I discovered AITCH AITCH through Positive Luxury last year, and was involved in the launch in January of this year. AITCH AITCH make beautiful handbags and accessories using salmon skin, a by-product of the fishing industry and an incredibly resilient skin, perfect for making bags to love and last for years and years. Getting to know Hailey Harmon, the founder, along with helping to support such a wonderful brand was an absolute delight.
One of the many things that I appreciate about this brand’s story is the combination of a US brand using a British studio to create the pieces. AV Studios has been tucked away off London’s Holloway Road for almost 20 years. With over 40 years combined experience between the team, it’s a handful of hidden talent – a real gem for those of us with a penchant for old craftsmanship.
AV Studios has been working with AITCH AITCH for just over three years – well before the brand actually launched, helping to bring the designs to life and creating the prototypes for the pieces that launched last year.
Spending two days in the studio, you can see the attention to detail and the consideration that goes into each AITCH AITCH piece – mainly bespoke, with every detail painstakingly considered. This is something that bodes well for Anthony Vrahimis, founder of AV Studios; “New designers tend to be more innovative, which inspires the team and enables us to use our own creativity.”
After my trip to the studio, I was keen to share the brand’s story, so caught up with Hailey who shared the story so far…
Talk me through the journey of AITCH AITCH...
AITCH AITCH really started for me when I was little. It’s funny how you dream of becoming something one day, and 20 some-odd years later, it actually happens. I went through many iterations of myself before I came to founding AITCH AITCH, but I always knew I wanted to start my own business. I grew up in a family that is very entrepreneurial, as well as there being a lot of time spent in nature.
What has been the greatest lesson of the process for you?
Patience is by and far the biggest lesson I’ve learned. I wanted to launch my brand so much earlier than I did, but I had to really look at how everything was falling into place and wait for the right time. I knew that running my own business would be hard, and the restraint to not push ahead was one of the more difficult things I’ve had to discipline myself with, then and now.
Why fish skin in the first place? How did you discover this?
I had initially heard about it through a colleague in business school, as a part of a conversation about sustainable materials, but I first saw and felt the material when I was travelling in Iceland. I totally fell in love with it. It has such a unique and beautiful underlying geometric pattern to it and is a natural by-product of the fishing industry, so it’s completely sustainable.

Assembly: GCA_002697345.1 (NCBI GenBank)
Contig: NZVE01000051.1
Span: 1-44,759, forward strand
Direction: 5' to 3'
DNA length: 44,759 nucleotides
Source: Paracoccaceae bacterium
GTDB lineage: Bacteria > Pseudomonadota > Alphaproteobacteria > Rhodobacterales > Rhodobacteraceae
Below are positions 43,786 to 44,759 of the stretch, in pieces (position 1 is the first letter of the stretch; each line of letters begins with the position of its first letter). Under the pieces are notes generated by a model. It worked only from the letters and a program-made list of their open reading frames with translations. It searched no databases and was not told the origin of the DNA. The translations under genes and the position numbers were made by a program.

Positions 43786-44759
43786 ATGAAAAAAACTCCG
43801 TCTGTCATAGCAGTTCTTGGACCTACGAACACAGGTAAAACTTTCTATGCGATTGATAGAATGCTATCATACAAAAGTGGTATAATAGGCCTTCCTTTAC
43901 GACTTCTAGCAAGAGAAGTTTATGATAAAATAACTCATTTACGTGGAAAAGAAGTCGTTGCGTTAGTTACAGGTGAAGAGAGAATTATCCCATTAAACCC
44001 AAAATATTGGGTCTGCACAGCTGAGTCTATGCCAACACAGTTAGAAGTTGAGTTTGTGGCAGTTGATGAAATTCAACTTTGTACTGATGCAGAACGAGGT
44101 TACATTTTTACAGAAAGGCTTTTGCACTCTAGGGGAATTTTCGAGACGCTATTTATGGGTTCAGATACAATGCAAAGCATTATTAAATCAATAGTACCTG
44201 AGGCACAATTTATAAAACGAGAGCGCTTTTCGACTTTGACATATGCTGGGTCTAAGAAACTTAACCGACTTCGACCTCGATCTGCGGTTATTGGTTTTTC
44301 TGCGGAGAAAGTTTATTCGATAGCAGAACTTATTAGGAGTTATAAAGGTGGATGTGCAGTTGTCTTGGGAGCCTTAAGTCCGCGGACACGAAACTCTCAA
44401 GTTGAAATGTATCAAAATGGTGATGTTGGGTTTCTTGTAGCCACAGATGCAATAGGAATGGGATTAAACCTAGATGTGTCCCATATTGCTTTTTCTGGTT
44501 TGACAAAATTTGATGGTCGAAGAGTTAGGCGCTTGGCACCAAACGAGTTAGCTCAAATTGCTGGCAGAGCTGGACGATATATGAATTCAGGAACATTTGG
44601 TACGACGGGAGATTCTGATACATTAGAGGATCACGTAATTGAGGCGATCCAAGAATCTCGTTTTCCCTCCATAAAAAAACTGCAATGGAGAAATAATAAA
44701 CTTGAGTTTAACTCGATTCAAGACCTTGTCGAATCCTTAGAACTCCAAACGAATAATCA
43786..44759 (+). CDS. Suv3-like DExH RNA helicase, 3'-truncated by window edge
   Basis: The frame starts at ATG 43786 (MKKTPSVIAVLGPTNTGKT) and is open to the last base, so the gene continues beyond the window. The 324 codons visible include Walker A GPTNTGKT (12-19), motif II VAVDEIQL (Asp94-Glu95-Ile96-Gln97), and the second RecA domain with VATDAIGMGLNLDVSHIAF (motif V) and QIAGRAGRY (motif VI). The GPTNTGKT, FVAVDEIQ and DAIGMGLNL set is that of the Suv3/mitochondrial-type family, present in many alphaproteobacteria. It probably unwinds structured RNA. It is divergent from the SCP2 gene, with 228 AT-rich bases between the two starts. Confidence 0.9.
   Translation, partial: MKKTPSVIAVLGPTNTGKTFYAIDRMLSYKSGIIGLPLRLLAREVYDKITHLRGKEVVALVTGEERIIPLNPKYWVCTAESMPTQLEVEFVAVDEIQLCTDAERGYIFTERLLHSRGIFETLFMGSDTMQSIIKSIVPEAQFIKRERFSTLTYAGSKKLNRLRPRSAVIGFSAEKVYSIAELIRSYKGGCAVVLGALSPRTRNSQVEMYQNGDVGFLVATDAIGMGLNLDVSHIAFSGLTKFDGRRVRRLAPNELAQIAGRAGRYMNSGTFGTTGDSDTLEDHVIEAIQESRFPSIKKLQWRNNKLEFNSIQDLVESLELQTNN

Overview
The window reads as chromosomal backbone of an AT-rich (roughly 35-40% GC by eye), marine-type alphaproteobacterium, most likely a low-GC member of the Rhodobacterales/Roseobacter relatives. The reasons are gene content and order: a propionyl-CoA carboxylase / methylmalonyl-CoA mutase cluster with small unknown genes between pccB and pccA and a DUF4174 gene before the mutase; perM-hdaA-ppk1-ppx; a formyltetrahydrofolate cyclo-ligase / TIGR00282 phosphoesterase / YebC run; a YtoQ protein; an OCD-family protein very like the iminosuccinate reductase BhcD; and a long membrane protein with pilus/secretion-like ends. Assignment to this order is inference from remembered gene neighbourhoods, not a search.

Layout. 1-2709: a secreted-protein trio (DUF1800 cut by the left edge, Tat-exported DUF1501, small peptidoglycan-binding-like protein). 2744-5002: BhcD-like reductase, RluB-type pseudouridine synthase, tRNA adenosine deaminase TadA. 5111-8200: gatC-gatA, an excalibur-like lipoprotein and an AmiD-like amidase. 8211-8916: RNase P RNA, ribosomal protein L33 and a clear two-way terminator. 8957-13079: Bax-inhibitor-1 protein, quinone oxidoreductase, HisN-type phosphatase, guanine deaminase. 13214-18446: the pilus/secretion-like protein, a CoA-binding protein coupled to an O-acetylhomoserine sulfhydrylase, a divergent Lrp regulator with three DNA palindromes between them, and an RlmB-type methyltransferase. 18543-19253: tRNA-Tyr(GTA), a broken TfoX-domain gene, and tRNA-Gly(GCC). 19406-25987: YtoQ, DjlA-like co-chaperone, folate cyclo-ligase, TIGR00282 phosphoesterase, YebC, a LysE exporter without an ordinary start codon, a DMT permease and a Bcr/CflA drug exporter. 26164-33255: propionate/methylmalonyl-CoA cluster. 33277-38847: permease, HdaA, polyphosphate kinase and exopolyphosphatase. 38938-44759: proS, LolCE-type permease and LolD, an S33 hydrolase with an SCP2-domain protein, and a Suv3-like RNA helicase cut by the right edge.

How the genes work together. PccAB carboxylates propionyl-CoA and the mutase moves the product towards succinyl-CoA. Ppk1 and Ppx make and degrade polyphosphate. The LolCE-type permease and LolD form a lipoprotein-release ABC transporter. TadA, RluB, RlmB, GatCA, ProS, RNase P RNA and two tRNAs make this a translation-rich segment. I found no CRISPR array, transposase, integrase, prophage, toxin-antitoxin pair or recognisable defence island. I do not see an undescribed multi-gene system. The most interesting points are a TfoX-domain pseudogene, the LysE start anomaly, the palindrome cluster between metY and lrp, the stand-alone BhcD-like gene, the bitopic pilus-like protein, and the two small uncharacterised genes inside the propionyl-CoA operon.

Salmon leather is naturally a delicate skin and requires expert skill and a steady hand. One thing that always seems to impress people is how durable it is – it seems so delicate due to the thinness, but it’s an incredibly resilient material.
Due to the relatively small size of the skins, as opposed to a hide, the studio and I have developed a panelling technique that really showcases the beauty of the raw material, whilst also minimising waste.
Why does sustainable fashion matter to you?
We use so much from our planet and create so much waste, it’s always been important to me to be conscious of what and how I interact with and consume materials and resources that are available to me. In terms of fashion specifically, I’ve seen first-hand that something that is made well, that may be more expensive, lasts longer and ends up costing less, or has a lower “cost per wear” than something less expensive and poorly made. The sad thing about poorly made pieces is that they’re often tied to factories and working conditions that are detrimental to human life and the environment as well.
How can we help sustainable fashion take over?
As consumers, the biggest thing you can do is buy ethically and sustainably sourced goods, and support the companies that are investing their time and effort into those practices. Becoming a brand advocate for the people you admire, and tell their story. As a brand, there is nothing more valuable than someone who owns a piece of your line telling their friends and family your story. It’s so exciting and motivating to get emails and purchases from people who heard about the brand through their friends or people they trust.
What are the plans ahead for AITCH AITCH?
So many plans! Getting the business going and keeping it going is always front of mind, but I’m excited to be developing some new colourways for early spring. I’m also working on a few secret projects that I can’t wait to share in the new year.
Take a look at the stunning collection over at AITCH-AITCH.com